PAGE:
In conventional stories of incest abuse, the narrative is an adult’s struggle to cope with memories of parental sexual abuse - abuse previously held captive in the subconscious. In Denial, playwright Arnold Wesker bases his compelling script on a real-life aberration, a phenomenon affecting thousands of families across the globe: coaxed by a psychotherapist, an individual invents memories of familial sexual molestation. In Wesker’s depiction, we observe the effects a false accusation has on the Young family, the investigations of a reporter and a dubious psychotherapist.
The production is a devastating example of the fallibility of memory and trust. The premise alone is titillating: Jenny Young (Clare Cameron) falsely recollects that her father Matthew (Nicholas Gecks), mother (Stephanie Beattie) and grandfather molested her as a child. As the play progresses the cast adopts their tormented roles as the deliberators of the unthinkable, defenders of the indefensible with due devastation. The scenario unfolds with harrowing execution and incites a palpable restlessness in the audience; we cannot begin to contemplate the ramifications and the characters themselves are also perpetually stunned.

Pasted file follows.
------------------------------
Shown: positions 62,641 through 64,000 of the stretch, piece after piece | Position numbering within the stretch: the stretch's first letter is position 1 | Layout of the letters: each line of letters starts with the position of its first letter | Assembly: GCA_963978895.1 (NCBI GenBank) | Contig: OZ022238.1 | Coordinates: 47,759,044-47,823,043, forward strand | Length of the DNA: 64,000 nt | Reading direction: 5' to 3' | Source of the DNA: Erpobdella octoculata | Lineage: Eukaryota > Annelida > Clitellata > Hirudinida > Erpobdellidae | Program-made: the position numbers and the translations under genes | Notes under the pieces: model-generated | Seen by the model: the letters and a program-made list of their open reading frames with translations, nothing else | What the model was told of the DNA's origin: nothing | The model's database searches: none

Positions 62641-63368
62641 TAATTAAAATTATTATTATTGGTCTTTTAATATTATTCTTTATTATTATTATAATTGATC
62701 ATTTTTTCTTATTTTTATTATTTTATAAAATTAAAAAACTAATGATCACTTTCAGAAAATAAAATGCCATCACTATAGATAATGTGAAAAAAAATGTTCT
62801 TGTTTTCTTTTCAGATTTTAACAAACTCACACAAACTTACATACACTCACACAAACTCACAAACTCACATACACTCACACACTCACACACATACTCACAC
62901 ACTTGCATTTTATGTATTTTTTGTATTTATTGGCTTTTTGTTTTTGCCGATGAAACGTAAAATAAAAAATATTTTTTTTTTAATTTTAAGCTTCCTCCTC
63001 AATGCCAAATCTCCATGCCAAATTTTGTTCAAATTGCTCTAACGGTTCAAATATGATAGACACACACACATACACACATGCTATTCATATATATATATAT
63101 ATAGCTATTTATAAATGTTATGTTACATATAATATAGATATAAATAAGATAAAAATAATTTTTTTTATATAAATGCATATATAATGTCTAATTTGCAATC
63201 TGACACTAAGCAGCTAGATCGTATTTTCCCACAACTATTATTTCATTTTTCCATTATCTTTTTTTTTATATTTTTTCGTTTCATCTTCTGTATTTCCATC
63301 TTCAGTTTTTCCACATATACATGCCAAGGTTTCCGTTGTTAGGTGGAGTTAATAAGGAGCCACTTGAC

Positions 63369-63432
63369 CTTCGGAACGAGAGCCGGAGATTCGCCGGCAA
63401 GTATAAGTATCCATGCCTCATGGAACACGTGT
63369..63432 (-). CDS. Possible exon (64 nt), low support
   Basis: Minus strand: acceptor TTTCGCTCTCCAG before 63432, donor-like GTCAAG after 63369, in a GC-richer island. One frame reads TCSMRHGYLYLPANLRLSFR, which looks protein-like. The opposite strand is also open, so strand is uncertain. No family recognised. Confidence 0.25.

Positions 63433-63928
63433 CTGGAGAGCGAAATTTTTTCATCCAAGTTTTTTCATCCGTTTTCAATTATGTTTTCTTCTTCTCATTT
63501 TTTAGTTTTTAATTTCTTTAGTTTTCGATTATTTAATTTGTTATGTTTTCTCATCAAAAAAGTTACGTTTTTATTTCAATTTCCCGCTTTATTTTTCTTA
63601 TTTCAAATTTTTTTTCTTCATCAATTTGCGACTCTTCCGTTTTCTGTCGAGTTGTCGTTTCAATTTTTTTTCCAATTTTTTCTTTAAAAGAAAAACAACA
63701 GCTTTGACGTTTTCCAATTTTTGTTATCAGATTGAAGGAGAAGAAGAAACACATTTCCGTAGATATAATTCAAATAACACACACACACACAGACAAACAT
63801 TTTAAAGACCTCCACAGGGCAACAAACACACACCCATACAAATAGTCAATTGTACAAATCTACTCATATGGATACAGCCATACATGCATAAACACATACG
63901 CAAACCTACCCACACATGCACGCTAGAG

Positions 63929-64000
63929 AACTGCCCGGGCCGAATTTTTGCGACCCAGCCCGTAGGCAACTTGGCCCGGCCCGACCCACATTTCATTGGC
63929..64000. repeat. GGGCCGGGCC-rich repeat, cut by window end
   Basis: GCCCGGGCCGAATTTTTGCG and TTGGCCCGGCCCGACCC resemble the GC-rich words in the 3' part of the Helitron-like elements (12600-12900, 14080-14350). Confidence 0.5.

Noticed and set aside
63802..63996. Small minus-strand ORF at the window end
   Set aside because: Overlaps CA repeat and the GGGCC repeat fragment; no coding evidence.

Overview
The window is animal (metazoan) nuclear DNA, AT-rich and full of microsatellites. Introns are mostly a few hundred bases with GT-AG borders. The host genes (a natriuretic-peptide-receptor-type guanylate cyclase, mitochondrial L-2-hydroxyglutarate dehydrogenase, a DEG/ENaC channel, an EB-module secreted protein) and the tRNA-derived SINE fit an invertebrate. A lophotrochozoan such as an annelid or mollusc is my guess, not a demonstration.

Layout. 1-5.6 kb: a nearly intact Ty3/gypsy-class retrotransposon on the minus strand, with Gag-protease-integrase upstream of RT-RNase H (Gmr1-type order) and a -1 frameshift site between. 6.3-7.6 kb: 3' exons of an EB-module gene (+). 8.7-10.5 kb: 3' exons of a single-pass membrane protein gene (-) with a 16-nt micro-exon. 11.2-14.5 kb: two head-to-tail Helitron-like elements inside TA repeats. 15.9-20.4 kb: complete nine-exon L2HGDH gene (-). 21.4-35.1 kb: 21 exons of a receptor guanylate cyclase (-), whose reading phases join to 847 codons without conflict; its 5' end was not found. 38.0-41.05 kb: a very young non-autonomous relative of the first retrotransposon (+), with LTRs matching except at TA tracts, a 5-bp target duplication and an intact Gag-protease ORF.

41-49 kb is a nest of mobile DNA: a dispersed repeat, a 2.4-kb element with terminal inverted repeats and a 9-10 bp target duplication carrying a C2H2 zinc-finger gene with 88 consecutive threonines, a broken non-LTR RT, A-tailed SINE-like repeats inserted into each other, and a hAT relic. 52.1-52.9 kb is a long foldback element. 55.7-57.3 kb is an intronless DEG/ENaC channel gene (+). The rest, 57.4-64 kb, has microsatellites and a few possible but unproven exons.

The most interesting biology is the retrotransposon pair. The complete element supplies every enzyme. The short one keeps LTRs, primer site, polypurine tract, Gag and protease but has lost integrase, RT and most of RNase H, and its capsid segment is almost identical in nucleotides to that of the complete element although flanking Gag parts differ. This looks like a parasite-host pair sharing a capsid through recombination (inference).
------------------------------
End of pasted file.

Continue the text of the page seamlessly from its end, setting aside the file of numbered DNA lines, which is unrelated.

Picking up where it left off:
All actors explore the vicissitudes their characters encounter. Cameron arouses both dislike and intrigue as the bearer of the fatal, pointing finger. She shares an aptly nuanced relationship with on-stage sister Lang, who presented herself as a voice of reason, humour and defiance in the crumbling family unit. Maggie Daniels is fabulous as investigative reporter Sandy Cornwall, a magnanimous force balanced with eccentricity and compassion. Beattie and Gecks perform exceptionally as the wrecked mother and father. While all of the actors are provocative, the polished pair aptly perform their fraught relationships: torn apart, united in anguish, tender after confrontation.
The central character, strident and dubious therapist Valerie Morgan (Sally Plumb), is also the most complex. Morgan’s track-record of ascribing sexual abuse to a string of patients is frighteningly sinister. We know little of her intentions or any sense of reward she gains through her self-righteous duplicity. Plumb excellently plays the perturbing contradiction of a person who is both purporting charity and care, yet unnervingly aloof and contemptuous.
Adam Spreadbury-Maher’s direction physically represents the ambivalences and tensions suggested in the script. Eyes dart frantically across the stage as characters scrutinise each other as if hanging from an invisible mobile. Other noteworthy instances of direction are the courtroom-style interrogation of Valerie Morgan by Sandy Cornwall and the positioning of every character that spoke to the insidious psychotherapist.
Denial made me fearful of things I had never contemplated before: the deplorable ways trust relationships can be cultivated and betrayed; the implausibility of true recall of one’s own life and what it truly means to become struck dumb. Interspersed with stunning monologues, strong performances and convoluted crises, the show is assertive and urgent, eliciting contemplation and anxiety. A must-see show.